Thursday, July 26, 2018

Tuesday, May 29, 2018

All In A Day's Work: Seven Working Class Stories

A sitcom star finally said something so racist that her network could only do the right thing and cancel her show (or really, her network which had been blithely ignoring her racism thus far smelled blood in the water of an advertiser boycott.) "But wait!," cry the oped writers, "Where shall we get tales of that fabled creature, the one whose collar is purest blue, the working class!" Fear not, I have you covered with seven working class stories well worth your time.

1. "The Brother From Another Planet." An undocumented immigrant drops into a neighborhood full of single moms, bartenders, and office drones, and he happens to be an alien from outer space. John Sayles's indescribably lovely sci-fi marvel is much more interested in the day to day experiences of its title character than special effects blowouts. The Brother (Joe Morton) goes through a series of odd jobs, crashes on a series of couches and each time it's a moment of connection, glimpsing at the kind of lives and stories most films wouldn't brother to even consider existing. I go on in detail about the film here.

2. "Eat Drink Man Woman." A Taiwanese restaurateur is losing his sense of taste and his daughters are losing their way in their brushes with love and romance of different types. It's impossible not to come away from the film famished, the preparation of food shoot with reverence for the skill it truly is. The film is warm and emphatic, letting the characters make mistakes and have their hearts broken, but always sitting them back at the dinner table to share a meal and be reminded they are not alone.

3. "The Wonderful Ice Cream Suit." A magic realist fable set in East L.A., four men chip in their last 20 dollar bills to purchase a suit of clothes supposedly possessing the power to make your deepest wishes come true. They are characters dealing with poverty, fears that they can't be good community organizers, and homelessness. The movie is a performance showcase, letting each man in his turn in the suit reveal the dreams that keep them going. And the friendship among the men is the community that has enabled them to survive.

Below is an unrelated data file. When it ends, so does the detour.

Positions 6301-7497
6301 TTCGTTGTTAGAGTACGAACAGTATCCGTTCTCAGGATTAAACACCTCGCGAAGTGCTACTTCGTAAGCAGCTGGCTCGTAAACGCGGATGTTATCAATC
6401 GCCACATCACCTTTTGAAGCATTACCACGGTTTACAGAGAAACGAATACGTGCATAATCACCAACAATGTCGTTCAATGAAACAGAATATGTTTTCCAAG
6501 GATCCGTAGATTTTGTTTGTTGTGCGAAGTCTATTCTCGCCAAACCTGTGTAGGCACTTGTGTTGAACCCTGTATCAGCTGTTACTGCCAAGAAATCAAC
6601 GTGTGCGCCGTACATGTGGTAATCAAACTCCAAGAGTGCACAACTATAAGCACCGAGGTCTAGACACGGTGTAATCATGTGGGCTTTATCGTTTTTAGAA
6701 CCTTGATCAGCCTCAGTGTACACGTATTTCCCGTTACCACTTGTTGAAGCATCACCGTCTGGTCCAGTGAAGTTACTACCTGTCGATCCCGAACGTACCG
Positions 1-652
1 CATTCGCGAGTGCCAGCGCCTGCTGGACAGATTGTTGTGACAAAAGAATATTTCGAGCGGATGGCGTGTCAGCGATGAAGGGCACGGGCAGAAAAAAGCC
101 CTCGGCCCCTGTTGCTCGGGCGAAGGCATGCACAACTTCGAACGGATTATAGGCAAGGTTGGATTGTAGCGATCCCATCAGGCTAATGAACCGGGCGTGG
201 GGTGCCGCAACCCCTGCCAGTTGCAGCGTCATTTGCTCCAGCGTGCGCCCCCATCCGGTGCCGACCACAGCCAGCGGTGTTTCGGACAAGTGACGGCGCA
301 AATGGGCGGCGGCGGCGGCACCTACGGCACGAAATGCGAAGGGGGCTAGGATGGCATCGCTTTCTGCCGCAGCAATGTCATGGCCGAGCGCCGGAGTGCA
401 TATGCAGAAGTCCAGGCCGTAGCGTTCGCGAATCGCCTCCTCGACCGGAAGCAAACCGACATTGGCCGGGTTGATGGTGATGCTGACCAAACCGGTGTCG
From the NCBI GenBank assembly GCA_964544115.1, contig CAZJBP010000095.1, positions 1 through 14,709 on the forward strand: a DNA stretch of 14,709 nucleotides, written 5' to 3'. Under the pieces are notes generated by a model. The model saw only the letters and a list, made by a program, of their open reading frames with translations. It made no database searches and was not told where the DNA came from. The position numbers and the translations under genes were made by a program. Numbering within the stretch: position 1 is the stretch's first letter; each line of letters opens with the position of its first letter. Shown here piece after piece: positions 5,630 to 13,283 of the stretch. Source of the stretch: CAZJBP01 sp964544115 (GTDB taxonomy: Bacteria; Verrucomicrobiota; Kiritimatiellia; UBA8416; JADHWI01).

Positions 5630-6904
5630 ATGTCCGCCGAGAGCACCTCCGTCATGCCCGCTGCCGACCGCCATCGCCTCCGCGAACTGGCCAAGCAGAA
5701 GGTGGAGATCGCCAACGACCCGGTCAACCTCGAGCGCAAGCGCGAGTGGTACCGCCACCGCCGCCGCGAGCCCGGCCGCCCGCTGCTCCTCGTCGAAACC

4. "9 to 5." In the gig economy, the economic stability of "9 to 5's" characters is almost envious until the proto-Trumpian grossness of their boss sloughs over them like a scum of medical waste on a beach. "9 to 5" has lost none of it's wit, or anger in the ensuing three and a half decades. The central trio is dynamite, the tie front blouses are without peer, and anybody who has worked under a sexist, egotistical, lying, hypocritical, bigot knows there is no revenge fantasy too baroque to be imagined. I work overtime praising it further here.

5. "Bagdad Cafe." An oasis in the desert takes the form of a rusted out truck stop where a lost in more than one way tourist finds a makeshift community. Truckers, cops, and wanderers stop in on their way to anyplace else and the tourist and the truck stop's owner take tentative steps to let down their built in defenses and let a real friendship bloom. I have much more to say here.